The Unpleasant Truth About Australian Banking

Ron Feierabend’s story


I am a farmer, and, by God’s good grace, I am a descendant of a family from Germany who for generations, have been solid reliable farmers.  Our history stretches back to the 1500s and, in the latter years, we had come to Australia to continue our agricultural heritage on the vast farms of Queensland, Australia.

In 1959 my family settled in the little town of Gin Gin, Queensland and worked on Wingadee farm some forty miles from Bundaberg and five miles outside Gin Gin where I was born.

I would like to tell you a series of unfortunate events that would find me returning to the world of farming after some years trying with another industry and end up having to fight the longest and hardest battle of my life as a farmer.

In December 2011, I approached Suncorp Bank with an offer, for a $980,000 Term Loan Facility No.1, to purchase Wingadee with the proceeds of my compensation pay-out.

There was no confirmatory communication with me from the bank after submitting the application, but it was approved by the bank three days later. On 23 January 2012, I settled on Wingadee for $1,550,000, with Suncorp providing $980,000 towards the purchase. I provided the balance of the purchase price at $570,000, sourced from monies I had received from the workers compensation payout.

Following a major refinance of my accounts in June 2012 Suncorp decided to greatly increase the loan facility for us to run the farm.

On 24 March 2012, I received Suncorp Bank’s letter of offer, for its $25,000 Business Premium Account Overdraft Facility No. 2 to assist with working capital.

On 1 June 2012, Alan J Gees, of Opteon (Wide Bay), issued a market valuation report for Wingadee, dated 25 May 2012, for $2,100,000. The report was prepared for Peter Treasure of Suncorp for mortgage security purposes.

In June 2012, I received Suncorp’s letter of variation for Term Loan 1, increasing the facility limit from $980,000 to $1,130,000. Then in December, I received Suncorp’s letter of variation for Term Loan 1, increasing the limit from $1,130,000 to $1,149,380.

All seemed to be operating well and a bright future appeared to be on the cards. However, things took a turn for the worst when Cyclone Oswald struck the region in January 2013 affecting many of the farms and properties in and around Bundaberg and Gin Gin. Wingadee was subjected to a 1 in 200-year flood, which materially reduced sugarcane yields in the 2013 harvest season.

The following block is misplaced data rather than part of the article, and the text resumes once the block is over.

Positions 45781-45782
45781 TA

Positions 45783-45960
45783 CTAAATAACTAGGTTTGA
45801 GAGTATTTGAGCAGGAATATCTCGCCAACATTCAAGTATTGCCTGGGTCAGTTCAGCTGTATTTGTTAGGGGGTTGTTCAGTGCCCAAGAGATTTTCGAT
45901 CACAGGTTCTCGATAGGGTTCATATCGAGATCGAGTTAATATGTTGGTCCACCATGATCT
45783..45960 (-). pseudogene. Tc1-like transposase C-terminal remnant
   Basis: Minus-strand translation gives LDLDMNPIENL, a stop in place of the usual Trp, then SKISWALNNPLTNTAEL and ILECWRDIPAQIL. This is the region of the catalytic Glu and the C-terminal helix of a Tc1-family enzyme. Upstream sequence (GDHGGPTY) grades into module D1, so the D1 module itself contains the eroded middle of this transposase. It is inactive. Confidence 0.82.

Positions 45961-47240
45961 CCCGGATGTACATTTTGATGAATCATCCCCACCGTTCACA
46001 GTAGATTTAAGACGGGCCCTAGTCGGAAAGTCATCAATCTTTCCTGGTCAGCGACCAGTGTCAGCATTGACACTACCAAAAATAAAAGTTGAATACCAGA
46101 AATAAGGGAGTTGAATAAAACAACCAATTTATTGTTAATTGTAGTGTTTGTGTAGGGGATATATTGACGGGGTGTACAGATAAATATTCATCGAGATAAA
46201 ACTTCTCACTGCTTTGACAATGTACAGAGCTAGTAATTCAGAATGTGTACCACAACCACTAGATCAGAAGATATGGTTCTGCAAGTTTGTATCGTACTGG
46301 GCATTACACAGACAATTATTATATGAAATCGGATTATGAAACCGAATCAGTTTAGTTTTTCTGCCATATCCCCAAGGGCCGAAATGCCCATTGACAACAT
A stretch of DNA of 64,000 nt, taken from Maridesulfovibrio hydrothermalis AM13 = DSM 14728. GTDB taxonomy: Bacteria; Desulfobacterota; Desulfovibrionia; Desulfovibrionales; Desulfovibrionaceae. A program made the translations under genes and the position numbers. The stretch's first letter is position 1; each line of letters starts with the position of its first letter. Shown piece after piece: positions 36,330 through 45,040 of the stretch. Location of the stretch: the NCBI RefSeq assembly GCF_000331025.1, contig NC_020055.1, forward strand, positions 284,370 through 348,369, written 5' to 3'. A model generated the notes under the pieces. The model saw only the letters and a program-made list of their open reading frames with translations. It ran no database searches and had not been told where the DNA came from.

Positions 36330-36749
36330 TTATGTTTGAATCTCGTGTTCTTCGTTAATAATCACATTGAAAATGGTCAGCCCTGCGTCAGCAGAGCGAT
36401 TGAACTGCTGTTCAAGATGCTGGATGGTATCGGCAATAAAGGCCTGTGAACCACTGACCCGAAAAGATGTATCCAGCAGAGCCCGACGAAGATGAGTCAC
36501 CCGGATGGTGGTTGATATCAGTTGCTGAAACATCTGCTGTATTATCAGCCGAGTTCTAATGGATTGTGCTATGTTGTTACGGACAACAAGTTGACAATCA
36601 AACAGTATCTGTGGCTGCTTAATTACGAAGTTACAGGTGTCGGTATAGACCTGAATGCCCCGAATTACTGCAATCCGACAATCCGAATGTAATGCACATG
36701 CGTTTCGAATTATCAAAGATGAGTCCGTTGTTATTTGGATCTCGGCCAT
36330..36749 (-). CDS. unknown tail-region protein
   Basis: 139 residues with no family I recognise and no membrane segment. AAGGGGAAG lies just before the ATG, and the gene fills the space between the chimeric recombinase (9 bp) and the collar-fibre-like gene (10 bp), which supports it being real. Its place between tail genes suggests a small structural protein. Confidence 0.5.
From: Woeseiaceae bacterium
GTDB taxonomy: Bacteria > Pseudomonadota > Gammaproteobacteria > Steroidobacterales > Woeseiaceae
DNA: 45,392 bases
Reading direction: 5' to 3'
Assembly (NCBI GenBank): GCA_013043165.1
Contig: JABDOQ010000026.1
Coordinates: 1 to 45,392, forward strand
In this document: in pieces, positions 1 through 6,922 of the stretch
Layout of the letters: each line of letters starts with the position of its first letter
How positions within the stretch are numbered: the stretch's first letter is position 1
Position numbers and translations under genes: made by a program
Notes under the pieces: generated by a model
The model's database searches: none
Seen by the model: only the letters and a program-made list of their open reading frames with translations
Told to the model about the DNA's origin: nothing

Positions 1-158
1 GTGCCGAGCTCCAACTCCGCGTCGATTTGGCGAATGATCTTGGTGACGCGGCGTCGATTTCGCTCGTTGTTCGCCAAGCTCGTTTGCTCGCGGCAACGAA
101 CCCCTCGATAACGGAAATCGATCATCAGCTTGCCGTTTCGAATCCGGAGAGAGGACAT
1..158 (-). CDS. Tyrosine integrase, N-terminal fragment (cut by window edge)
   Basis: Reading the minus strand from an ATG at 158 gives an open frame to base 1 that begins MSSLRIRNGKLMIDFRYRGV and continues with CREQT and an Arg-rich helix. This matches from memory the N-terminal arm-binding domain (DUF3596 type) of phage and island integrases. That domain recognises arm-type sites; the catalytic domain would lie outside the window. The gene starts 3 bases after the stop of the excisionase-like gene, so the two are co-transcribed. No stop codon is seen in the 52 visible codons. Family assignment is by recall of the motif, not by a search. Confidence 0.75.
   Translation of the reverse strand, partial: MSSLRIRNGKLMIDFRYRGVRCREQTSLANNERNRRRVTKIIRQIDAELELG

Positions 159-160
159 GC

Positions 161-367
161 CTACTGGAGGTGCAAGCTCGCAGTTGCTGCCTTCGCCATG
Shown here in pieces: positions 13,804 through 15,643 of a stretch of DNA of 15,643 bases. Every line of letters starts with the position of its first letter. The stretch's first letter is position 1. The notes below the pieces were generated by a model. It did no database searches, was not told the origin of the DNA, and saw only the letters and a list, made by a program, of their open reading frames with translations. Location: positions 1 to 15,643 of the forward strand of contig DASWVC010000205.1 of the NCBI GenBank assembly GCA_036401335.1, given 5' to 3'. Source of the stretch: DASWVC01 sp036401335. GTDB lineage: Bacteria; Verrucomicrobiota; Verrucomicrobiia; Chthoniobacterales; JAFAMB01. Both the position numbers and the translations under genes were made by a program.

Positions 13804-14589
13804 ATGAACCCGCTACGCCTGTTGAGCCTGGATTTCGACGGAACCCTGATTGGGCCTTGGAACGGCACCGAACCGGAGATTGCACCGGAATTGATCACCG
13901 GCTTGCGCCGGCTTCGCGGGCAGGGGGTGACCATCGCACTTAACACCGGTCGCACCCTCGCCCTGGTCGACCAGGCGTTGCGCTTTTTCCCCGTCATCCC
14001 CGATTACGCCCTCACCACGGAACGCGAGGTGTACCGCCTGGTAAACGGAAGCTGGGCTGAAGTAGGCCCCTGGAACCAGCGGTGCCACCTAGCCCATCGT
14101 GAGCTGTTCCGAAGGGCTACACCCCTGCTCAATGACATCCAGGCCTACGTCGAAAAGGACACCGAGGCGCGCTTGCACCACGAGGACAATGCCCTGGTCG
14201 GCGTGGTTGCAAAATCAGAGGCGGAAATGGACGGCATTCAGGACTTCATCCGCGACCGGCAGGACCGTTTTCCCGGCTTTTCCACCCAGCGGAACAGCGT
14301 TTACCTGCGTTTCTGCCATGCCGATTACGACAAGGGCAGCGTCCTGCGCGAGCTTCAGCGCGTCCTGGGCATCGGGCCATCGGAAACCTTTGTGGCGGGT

We took a tremendous hit with a lot of damage to crops and infrastructure virtually stopping our business dead in its tracks. It was obvious that in order for us to really get back on our feet we would need to borrow more money.  So, in May 2013, I refinanced the loan and overdraught facility with Suncorp on a temporary basis.

In September 2013, I contacted Peter Treasure, because I required additional funding for the continued cost of operating the farm. It had to be completed initially by December 2013 to secure the 2014 cane crop. The bank required me to apply to the Queensland Rural Adjustment Authority (“QRAA”). I completed the application in November for exceptional disaster assistance and a grant package of $333,611.

Initially QRAA declined my application, but it wasn’t until January 2014 that they formerly notified me of the rejection. I appealed to the Chief Executive Officer of QRAA to reconsider the application. With Suncorp manager’s help, we were able to draft up a new budget plan to submit to QRAA in support of my appeal.

As this process was underway, I believed that the Suncorp Bank loan and overdraught facilities of refinancing were proceeding as per the application. I heard nothing from the bank to the contrary and once again I received no documentation from them either.

As already mentioned, the Suncorp’s bank manager was working with me in preparing a new budget plan for QRAA, and so I had no reason to believe that there were any problems with it. The QRAA appeal was declined three times.

What I didn’t understand was that Suncorp had employed a Credit Specialist for advice with appeals and refinancing, yet during the appeals process the bank manager stated he had never had a successful loan through QRAA.

Suncorp Bank refinanced my loan package six months after I had requested the funds. As a result of the late financing, income for the next 12 months virtually lost.

During 2013 and 2014, Wingadee was subjected to a historic drought, which materially reduced sugarcane yields in the 2014 harvest season.

When I was signing of my loan contract in March 2014, the assistant bank manager, Pauline Nicholson was helping me. She told me she “altered” the documents. When I asked her for her help and told her I was looking to refinance with QRAA for a low interest drought loan, she literally spat in my face and angrily told me to do it by myself.